Hearings set in Romeo death case


CONEJOS — The freezer in a small, abandoned store allegedly became a sealed coffin for the remains of James H. Sprouse, 77, some time between June 3 and 12, 2016.
His step-grandson, Michael John Robinson, now 35, will appear at 9 a.m. Thursday, Jan. 10, 2019 for motions, again at 9 a.m. Friday, Jan. 11 and Friday, Jan. 25 for more motions, with trial set to begin at 8 a.m. Jan. 28.
He is charged with first-degree murder, a class one felony; tampering with physical evidence in an attempt to conceal the remains, a class six felony; and aggravated motor vehicle theft in the first degree, a class five felony, for leaving Colorado in Sprouse’s vehicle.
Robinson was bound over for trial in November 2017.
In June 2016, Sprouse’s vehicle was located in California. The license plates had been removed and paperwork found inside included Robinson’s birth certificate.
Robinson, called a transient by authorities there, was found in the restroom at a nearby park.
He had come under law enforcement radar in San Diego, Calif. when he was contacted while sleeping on a park bench.
It was determined the transient was Robinson and a California detective agreed to interview him. He was held as a person of interest.
During questioning, Robinson claimed to have been attacked in San Diego and the resultant head injury had affected his memory.
Conejos County Judge Kimberly Cortez bound Robinson over for trial.
Conejos County Sheriff’s Sergeant Margarita Ortega said she went on a welfare check regarding Sprouse, but couldn’t get into the house, so she obtained a warrant to make sure no one was there.
Robinson became a person of interest, she said, and it was learned that Sprouse told people he was afraid of Robinson about two weeks before anyone last heard from him.
An examination of Sprouse’s bank records caught Ortega’s attention as his debit card was being used in places outside the San Luis Valley, as if whoever had it was headed for California.
Family members said they never knew Sprouse to travel anywhere so they didn't believe he was using the card.
Valuable items found in the residence generally ruled out robbery as a motive.
Investigation was complicated by the fact that electricity had been cut off at the building in June 2016 and in April 2017, another search warrant was executed to look for human remains or signs of a crime.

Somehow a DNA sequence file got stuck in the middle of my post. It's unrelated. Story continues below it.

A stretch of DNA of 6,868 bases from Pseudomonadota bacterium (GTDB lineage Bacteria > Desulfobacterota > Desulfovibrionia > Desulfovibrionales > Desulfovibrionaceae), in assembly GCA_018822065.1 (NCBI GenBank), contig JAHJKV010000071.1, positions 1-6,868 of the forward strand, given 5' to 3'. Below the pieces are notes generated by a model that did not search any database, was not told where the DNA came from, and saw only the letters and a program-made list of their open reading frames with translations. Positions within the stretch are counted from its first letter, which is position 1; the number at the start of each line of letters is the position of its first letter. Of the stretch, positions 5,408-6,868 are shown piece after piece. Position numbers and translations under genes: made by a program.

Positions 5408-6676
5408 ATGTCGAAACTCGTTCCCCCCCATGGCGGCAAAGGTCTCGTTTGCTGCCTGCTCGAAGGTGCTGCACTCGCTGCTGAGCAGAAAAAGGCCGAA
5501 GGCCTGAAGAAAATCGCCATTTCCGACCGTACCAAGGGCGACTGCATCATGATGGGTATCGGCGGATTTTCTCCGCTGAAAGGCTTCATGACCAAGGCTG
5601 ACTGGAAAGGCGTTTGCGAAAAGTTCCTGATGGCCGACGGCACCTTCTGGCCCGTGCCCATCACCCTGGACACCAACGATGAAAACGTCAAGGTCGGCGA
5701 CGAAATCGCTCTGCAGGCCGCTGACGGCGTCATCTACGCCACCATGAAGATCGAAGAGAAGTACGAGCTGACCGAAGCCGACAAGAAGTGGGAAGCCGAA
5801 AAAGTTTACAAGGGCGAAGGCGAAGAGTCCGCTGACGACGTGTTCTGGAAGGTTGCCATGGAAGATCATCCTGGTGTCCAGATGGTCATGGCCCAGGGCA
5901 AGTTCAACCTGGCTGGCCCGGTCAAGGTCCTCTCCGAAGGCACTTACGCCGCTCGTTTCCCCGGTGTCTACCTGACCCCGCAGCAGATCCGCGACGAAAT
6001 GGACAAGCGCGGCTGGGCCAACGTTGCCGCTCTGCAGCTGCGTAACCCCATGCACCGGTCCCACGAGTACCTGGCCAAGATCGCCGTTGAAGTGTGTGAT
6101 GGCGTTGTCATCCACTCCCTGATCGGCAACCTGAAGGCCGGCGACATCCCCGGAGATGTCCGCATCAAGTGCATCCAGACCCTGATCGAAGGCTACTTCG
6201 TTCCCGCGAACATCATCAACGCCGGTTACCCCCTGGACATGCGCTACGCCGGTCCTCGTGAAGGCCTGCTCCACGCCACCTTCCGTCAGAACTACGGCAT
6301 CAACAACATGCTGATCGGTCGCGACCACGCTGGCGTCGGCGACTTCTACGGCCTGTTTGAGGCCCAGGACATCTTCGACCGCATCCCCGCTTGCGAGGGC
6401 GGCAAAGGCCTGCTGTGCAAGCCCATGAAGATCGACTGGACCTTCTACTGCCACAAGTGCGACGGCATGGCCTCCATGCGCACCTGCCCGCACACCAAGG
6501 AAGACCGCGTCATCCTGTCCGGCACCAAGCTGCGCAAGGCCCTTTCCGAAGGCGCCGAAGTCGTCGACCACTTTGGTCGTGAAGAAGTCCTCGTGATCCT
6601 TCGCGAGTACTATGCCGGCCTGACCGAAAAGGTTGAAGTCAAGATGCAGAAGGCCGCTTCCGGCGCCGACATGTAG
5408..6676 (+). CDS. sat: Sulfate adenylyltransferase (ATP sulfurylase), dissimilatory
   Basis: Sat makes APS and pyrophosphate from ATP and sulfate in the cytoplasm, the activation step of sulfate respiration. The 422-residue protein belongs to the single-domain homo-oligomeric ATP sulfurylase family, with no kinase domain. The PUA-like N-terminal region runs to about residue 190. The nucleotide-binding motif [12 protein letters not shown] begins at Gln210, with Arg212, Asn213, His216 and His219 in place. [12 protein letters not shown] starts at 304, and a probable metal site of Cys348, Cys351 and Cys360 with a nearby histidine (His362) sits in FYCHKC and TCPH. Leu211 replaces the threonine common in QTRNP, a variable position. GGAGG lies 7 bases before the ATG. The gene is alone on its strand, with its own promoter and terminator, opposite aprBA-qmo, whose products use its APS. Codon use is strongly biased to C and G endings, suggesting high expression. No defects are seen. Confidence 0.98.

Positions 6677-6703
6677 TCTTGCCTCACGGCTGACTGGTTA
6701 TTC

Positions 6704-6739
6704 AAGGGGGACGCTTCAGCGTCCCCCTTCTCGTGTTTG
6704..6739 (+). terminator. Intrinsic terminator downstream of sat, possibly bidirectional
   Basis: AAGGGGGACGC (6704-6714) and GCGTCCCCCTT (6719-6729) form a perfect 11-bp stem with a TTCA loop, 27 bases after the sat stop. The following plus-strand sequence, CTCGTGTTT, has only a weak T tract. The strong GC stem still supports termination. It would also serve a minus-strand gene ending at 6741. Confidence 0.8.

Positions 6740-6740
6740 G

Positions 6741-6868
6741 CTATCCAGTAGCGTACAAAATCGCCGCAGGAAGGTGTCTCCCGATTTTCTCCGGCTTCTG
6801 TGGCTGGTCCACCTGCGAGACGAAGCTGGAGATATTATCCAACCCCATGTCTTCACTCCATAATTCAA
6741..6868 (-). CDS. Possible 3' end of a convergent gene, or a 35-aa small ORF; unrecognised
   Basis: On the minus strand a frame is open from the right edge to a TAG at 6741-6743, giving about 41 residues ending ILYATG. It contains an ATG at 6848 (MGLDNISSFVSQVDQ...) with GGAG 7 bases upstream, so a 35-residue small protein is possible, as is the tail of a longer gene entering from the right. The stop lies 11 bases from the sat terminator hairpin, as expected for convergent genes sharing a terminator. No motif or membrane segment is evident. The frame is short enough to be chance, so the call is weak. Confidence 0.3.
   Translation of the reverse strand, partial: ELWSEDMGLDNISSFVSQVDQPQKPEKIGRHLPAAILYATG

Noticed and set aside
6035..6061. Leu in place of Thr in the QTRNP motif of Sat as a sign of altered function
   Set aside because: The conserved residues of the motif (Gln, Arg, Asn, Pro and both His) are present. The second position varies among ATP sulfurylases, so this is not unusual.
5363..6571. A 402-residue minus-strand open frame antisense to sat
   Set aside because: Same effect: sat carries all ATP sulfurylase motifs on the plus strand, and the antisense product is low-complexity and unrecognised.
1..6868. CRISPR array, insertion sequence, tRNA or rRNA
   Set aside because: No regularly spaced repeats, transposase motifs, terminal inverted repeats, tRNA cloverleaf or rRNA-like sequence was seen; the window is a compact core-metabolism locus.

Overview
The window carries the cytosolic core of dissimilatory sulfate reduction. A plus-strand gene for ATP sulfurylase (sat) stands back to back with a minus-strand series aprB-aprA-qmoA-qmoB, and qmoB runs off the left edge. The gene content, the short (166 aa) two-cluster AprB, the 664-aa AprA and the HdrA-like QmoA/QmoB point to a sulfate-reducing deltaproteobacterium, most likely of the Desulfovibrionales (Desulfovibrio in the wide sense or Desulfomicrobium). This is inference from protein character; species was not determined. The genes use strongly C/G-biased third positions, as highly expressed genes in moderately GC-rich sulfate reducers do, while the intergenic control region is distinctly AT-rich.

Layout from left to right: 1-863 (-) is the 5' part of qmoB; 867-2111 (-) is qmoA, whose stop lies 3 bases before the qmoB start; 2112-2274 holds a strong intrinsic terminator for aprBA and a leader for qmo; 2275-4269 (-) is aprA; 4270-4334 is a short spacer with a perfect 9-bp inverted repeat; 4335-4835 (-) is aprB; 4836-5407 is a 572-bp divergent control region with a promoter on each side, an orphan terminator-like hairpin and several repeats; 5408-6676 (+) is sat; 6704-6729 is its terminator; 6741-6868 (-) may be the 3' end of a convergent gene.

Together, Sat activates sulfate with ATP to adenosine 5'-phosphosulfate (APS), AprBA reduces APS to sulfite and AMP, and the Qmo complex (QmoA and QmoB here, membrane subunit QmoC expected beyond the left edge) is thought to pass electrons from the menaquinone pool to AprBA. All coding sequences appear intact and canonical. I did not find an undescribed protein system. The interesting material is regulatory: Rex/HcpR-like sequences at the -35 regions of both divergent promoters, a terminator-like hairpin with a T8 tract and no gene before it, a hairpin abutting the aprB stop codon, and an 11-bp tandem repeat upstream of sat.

With no electricity available and using only natural light, Ortega said she walked through the building but didn’t see any blood and there was no odor of decomposition.
Agents with the Colorado Bureau of Investigation (CBI) arrived April 19 to assist with investigation at the residence.

Freezer discovered
CBI Agent Dennis Honeycutt, a crime scene specialist, detailed discovery of the freezer in a side room.
The appliance was completely covered with layers of plastic wrap and that wrap was secured with layers of duct tape.
Two dumbbells and some other items were on top and the opening had been sealed with spray paint.
Two mattresses were folded up nearby. Honeycutt said when they were spread out, they “contained a great deal of blood.”
The plastic wrap had to be cut off the freezer and the seal created by the paint was pried off.
Honeycutt said a human body was inside, but there was little odor of decay. The remains also were wrapped in plastic.

No signs of a struggle
There were no signs of a struggle, though a bloody pillow was found in the living room and some blood splatters on the nearby sofa.
A derivative of the blood splatter detector luminol, was sprayed and showed blood traces several places in the residence.
The freezer was shut and sealed again until the court ordered it transported to the El Paso County Coroner’s Office.
Injuries to one side of Sprouse’s head indicated he had been struck in the right temple and death was due to blunt force trauma.
There was no evidence of heart attack, stroke or any other natural cause of death.
Honeycutt said it couldn’t be determined if the body had been frozen and then thawed over time and the exact time and date of death also could not be determined.
Skin from the body’s hands was used to positively identify the remains as belonging to Sprouse, whose prints were on record due to an earlier arrest.
There were no evident injuries to the hands of arms, so Crouch said Sprouse apparently did not fight back.
Ashley Fetyko, 12th Judicial District chief trial deputy, told the judge that the people wanted Robinson bound over and said the preliminary hearing was to establish probable cause that a crime had been committed
Public Defender Kalie Latendres pointed out the length of time no one knew where Sprouse was.
Cortez called the preliminary hearing a “screening tool” and found probable cause that Robinson could be tried for first-degree murder, given the manner of death, the type of injury and the manner of concealing the corpse.
































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